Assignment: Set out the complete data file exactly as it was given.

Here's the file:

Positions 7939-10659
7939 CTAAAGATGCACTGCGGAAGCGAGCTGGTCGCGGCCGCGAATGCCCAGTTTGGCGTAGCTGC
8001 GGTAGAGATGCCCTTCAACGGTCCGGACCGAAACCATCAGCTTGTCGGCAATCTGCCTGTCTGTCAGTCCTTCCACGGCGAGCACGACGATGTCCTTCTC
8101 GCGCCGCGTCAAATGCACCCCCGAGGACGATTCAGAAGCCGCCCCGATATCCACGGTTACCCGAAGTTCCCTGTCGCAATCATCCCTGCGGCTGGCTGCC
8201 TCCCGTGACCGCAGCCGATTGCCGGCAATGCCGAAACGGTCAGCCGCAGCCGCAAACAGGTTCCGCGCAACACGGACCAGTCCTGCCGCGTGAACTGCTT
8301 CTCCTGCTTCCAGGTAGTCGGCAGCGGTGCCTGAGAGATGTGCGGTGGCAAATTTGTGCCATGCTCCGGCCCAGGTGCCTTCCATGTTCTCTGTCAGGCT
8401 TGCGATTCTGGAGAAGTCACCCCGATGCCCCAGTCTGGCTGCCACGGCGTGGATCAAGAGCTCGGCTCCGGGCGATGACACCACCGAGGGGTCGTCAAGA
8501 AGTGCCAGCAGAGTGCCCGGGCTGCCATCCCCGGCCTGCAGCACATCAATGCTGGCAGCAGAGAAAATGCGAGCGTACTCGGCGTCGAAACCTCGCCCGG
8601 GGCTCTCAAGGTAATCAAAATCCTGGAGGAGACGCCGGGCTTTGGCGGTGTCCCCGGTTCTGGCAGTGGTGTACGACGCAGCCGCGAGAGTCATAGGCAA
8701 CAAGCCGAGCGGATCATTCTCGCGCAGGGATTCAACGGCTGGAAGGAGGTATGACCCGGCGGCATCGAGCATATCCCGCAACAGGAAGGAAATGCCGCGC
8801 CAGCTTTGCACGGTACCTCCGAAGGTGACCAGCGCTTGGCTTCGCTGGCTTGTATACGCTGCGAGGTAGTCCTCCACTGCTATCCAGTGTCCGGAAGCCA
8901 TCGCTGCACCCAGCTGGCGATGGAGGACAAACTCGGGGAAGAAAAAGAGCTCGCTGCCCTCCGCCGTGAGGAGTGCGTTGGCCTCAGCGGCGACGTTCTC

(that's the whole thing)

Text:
Positions 7939-10659
7939 CTAAAGATGCACTGCGGAAGCGAGCTGGTCGCGGCCGCGAATGCCCAGTTTGGCGTAGCTGC
8001 GGTAGAGATGCCCTTCAACGGTCCGGACCGAAACCATCAGCTTGTCGGCAATCTGCCTGTCTGTCAGTCCTTCCACGGCGAGCACGACGATGTCCTTCTC
8101 GCGCCGCGTCAAATGCACCCCCGAGGACGATTCAGAAGCCGCCCCGATATCCACGGTTACCCGAAGTTCCCTGTCGCAATCATCCCTGCGGCTGGCTGCC
8201 TCCCGTGACCGCAGCCGATTGCCGGCAATGCCGAAACGGTCAGCCGCAGCCGCAAACAGGTTCCGCGCAACACGGACCAGTCCTGCCGCGTGAACTGCTT
8301 CTCCTGCTTCCAGGTAGTCGGCAGCGGTGCCTGAGAGATGTGCGGTGGCAAATTTGTGCCATGCTCCGGCCCAGGTGCCTTCCATGTTCTCTGTCAGGCT
8401 TGCGATTCTGGAGAAGTCACCCCGATGCCCCAGTCTGGCTGCCACGGCGTGGATCAAGAGCTCGGCTCCGGGCGATGACACCACCGAGGGGTCGTCAAGA
8501 AGTGCCAGCAGAGTGCCCGGGCTGCCATCCCCGGCCTGCAGCACATCAATGCTGGCAGCAGAGAAAATGCGAGCGTACTCGGCGTCGAAACCTCGCCCGG
8601 GGCTCTCAAGGTAATCAAAATCCTGGAGGAGACGCCGGGCTTTGGCGGTGTCCCCGGTTCTGGCAGTGGTGTACGACGCAGCCGCGAGAGTCATAGGCAA
8701 CAAGCCGAGCGGATCATTCTCGCGCAGGGATTCAACGGCTGGAAGGAGGTATGACCCGGCGGCATCGAGCATATCCCGCAACAGGAAGGAAATGCCGCGC
8801 CAGCTTTGCACGGTACCTCCGAAGGTGACCAGCGCTTGGCTTCGCTGGCTTGTATACGCTGCGAGGTAGTCCTCCACTGCTATCCAGTGTCCGGAAGCCA
8901 TCGCTGCACCCAGCTGGCGATGGAGGACAAACTCGGGGAAGAAAAAGAGCTCGCTGCCCTCCGCCGTGAGGAGTGCGTTGGCCTCAGCGGCGACGTTCTC